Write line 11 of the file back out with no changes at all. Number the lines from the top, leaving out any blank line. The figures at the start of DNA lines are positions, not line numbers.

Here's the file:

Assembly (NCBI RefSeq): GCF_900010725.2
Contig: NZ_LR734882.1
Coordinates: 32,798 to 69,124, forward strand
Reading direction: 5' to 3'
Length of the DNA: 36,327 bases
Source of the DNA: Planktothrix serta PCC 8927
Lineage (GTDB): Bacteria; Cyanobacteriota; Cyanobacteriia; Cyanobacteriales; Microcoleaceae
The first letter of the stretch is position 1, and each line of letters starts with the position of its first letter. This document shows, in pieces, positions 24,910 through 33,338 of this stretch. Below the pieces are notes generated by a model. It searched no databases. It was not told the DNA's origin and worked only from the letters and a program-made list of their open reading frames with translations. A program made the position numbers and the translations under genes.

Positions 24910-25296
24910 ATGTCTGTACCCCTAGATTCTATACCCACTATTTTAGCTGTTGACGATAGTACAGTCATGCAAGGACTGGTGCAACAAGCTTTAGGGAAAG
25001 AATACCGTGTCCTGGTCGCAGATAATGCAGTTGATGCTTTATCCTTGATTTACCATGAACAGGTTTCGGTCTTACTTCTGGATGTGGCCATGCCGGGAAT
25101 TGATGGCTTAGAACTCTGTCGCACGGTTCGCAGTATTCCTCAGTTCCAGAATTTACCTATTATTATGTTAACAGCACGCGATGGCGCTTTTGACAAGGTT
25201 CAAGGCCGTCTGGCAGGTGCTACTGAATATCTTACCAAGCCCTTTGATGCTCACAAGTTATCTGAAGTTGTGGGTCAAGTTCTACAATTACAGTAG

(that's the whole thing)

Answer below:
25001 AATACCGTGTCCTGGTCGCAGATAATGCAGTTGATGCTTTATCCTTGATTTACCATGAACAGGTTTCGGTCTTACTTCTGGATGTGGCCATGCCGGGAAT